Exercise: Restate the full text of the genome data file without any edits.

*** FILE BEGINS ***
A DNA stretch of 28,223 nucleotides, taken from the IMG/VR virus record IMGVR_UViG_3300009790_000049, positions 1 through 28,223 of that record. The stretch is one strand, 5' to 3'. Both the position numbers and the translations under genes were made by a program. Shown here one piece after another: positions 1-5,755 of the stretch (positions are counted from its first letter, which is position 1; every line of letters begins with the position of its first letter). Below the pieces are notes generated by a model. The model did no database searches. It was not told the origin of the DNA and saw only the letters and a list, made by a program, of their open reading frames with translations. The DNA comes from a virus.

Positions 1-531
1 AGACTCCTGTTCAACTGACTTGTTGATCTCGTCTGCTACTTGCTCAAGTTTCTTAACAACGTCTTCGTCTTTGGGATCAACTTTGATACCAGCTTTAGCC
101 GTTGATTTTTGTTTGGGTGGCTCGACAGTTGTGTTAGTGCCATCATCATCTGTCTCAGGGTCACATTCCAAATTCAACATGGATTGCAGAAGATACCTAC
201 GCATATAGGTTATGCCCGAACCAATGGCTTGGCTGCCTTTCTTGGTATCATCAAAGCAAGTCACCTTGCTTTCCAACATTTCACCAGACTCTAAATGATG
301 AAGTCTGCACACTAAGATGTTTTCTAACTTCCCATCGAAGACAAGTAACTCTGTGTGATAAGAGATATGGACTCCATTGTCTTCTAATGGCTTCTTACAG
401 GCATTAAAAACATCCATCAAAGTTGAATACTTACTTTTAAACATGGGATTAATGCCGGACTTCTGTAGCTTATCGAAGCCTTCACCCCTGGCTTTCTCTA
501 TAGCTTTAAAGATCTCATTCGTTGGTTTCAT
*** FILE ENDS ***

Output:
A DNA stretch of 28,223 nucleotides, taken from the IMG/VR virus record IMGVR_UViG_3300009790_000049, positions 1 through 28,223 of that record. The stretch is one strand, 5' to 3'. Both the position numbers and the translations under genes were made by a program. Shown here one piece after another: positions 1-5,755 of the stretch (positions are counted from its first letter, which is position 1; every line of letters begins with the position of its first letter). Below the pieces are notes generated by a model. The model did no database searches. It was not told the origin of the DNA and saw only the letters and a list, made by a program, of their open reading frames with translations. The DNA comes from a virus.

Positions 1-531
1 AGACTCCTGTTCAACTGACTTGTTGATCTCGTCTGCTACTTGCTCAAGTTTCTTAACAACGTCTTCGTCTTTGGGATCAACTTTGATACCAGCTTTAGCC
101 GTTGATTTTTGTTTGGGTGGCTCGACAGTTGTGTTAGTGCCATCATCATCTGTCTCAGGGTCACATTCCAAATTCAACATGGATTGCAGAAGATACCTAC
201 GCATATAGGTTATGCCCGAACCAATGGCTTGGCTGCCTTTCTTGGTATCATCAAAGCAAGTCACCTTGCTTTCCAACATTTCACCAGACTCTAAATGATG
301 AAGTCTGCACACTAAGATGTTTTCTAACTTCCCATCGAAGACAAGTAACTCTGTGTGATAAGAGATATGGACTCCATTGTCTTCTAATGGCTTCTTACAG
401 GCATTAAAAACATCCATCAAAGTTGAATACTTACTTTTAAACATGGGATTAATGCCGGACTTCTGTAGCTTATCGAAGCCTTCACCCCTGGCTTTCTCTA
501 TAGCTTTAAAGATCTCATTCGTTGGTTTCAT